SHOULD I STEP ON PLASTIC BOTTLES AND CRUSH CANS?

Yes, if possible. They will be crushed anyway, so it helps speed the process along.

IF A GLASS OR PLASTIC PRODUCT DOESN’T HAVE A RECYCLING LOGO ON IT, CAN IT STILL BE RECYCLED?

Glass, yes. Plastic, no.

CAN ALUMINUM FOIL BE RECYCLED WITH CANS?

Technically it can, but not all recycling programs accept it because of food contamination.

IF I PUT THE WRONG NUMBER OF PLASTIC IN MY BIN, WILL IT RUIN THE WHOLE BATCH?

Usually not, but it makes more work for sorters, so we ask the public to do the right thing.
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CRADLE TO CRADLE:
ALUMINUM CANS

Next time you finish that can of suds, make sure it ends up in the recycling bin. It may be a cliché token act of environmental conscience for most people, but when it comes to aluminum, recycling makes a big difference. Your favorite brew or soda porter can be reincarnated in as little as 60 days, and it requires 95 percent less energy to recycle a can than it would to create a new one out of virgin ore. Recycling aluminum cans is a closed-loop process; cans can be recycled an infinite amount of times—unlike certain kinds of paper, which can lose quality after being washed and reprocessed. But aluminum just keeps going, and within two months of being recycled, it is crushed, shredded, melted, rolled into sheets, and reformed back into new cans that are ready for resale.

Cans also don’t have to travel too far to be processed. When someone recycles a can at the McIntire Recycling Center in Charlottesville, Va., it is first driven just over a mile to Coiners Scrap Iron and Metal. The cans are then placed in an industrial compactor and crunched into 35-pound bricks, which are then stacked into bundles of 100. Coiner’s then sells its cans through Anheuser-Busch Recycling. According to the company’s business development manager Tim McAllister, the cans from Central Virginia will be shipped to a Novelis processing plant, most likely in Greensboro, Ga., or Berea, Ky., where they will be melted and turned into rolled sheets of aluminum. Aluminum processed in Greensboro will usually be shaped and filled with Budweiser less than 150 miles away at Anheuser-Busch’s facility in Rome, Ga.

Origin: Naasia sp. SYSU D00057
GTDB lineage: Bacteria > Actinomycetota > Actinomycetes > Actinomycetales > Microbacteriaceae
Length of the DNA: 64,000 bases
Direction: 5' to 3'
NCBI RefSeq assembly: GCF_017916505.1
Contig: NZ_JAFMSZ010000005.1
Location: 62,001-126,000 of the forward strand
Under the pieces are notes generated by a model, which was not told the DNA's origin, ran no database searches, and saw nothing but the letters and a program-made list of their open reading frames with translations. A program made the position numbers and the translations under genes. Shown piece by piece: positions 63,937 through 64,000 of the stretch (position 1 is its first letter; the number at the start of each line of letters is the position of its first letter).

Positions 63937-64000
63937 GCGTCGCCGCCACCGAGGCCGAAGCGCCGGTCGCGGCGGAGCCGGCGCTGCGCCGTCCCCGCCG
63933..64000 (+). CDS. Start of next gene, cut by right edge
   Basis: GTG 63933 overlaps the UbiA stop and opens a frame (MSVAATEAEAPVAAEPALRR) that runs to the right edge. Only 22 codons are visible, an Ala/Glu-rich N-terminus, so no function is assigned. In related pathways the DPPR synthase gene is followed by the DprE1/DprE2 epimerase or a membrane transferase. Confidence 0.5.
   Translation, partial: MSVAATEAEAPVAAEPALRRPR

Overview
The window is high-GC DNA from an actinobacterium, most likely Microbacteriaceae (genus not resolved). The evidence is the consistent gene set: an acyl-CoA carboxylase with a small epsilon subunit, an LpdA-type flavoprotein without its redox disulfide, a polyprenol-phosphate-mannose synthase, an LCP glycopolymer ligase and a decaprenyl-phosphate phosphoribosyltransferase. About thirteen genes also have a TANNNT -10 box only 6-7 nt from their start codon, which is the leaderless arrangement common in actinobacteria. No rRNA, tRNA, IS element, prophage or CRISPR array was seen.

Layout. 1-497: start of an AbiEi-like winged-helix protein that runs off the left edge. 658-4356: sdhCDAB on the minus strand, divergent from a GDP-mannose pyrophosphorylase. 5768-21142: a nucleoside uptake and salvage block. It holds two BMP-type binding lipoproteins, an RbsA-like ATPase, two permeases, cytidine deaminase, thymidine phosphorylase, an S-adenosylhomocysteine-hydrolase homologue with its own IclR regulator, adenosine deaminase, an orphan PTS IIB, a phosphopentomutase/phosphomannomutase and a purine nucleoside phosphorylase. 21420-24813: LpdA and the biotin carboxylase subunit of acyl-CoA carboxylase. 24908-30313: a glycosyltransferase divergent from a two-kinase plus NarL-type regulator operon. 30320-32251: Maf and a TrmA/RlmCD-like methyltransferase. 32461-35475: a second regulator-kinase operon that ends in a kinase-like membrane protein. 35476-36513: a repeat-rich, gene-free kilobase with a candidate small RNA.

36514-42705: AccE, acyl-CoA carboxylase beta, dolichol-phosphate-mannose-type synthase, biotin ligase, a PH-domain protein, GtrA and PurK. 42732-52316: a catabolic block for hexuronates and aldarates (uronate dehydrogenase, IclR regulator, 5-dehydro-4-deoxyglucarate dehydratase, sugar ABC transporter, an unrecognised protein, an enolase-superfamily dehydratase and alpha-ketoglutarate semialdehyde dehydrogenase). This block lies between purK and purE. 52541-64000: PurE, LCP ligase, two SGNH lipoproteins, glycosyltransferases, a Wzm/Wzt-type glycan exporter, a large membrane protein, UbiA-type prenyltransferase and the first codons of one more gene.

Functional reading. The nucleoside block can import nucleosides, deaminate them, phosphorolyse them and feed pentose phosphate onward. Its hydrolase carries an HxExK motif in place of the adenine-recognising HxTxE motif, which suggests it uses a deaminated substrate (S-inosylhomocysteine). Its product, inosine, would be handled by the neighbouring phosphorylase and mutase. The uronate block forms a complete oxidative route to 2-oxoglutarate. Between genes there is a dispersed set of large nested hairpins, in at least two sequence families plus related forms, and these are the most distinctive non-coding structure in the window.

Because of the efficiency of recycling aluminum, it has amounted to big business. “The bulk of recycling is done for money,” says Coiners owner Preston Coiners, who ships out more than one million pounds of cans every year. In that time Anheuser-Busch buys 27 billion recycled cans.
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RECYCLING: BY THE NUMBERS

1 Aluminum can recycled saves enough energy to run a TV for three hours.

2 Months it takes one can to be turned into another can.

52 Total percent of aluminum cans recycled every year.

100 Watt light bulb that can run for four hours from recycling a glass bottle.

380 Average number of drinks in aluminum consumed by each American per year.

4000 Years it takes a glass bottle to decompose.

105,784 Cans are recycled every minute nationwide.

2,500,000 Plastic bottles used every hour in the U.S.

18,700,000 Tons of aluminum recycled since 1972.

250,000,000 Trees saved each year if every newspaper was recycled.

1,000,000,000 Trees worth of paper thrown away every year in the U.S.

1,000,000,000 Dollars earned per year by Americans by recycling aluminum cans.

500,000 Trees cut down to produce Sunday’s newspaper.

25,000,000,000 Styrofoam coffee cups thrown away every year in America.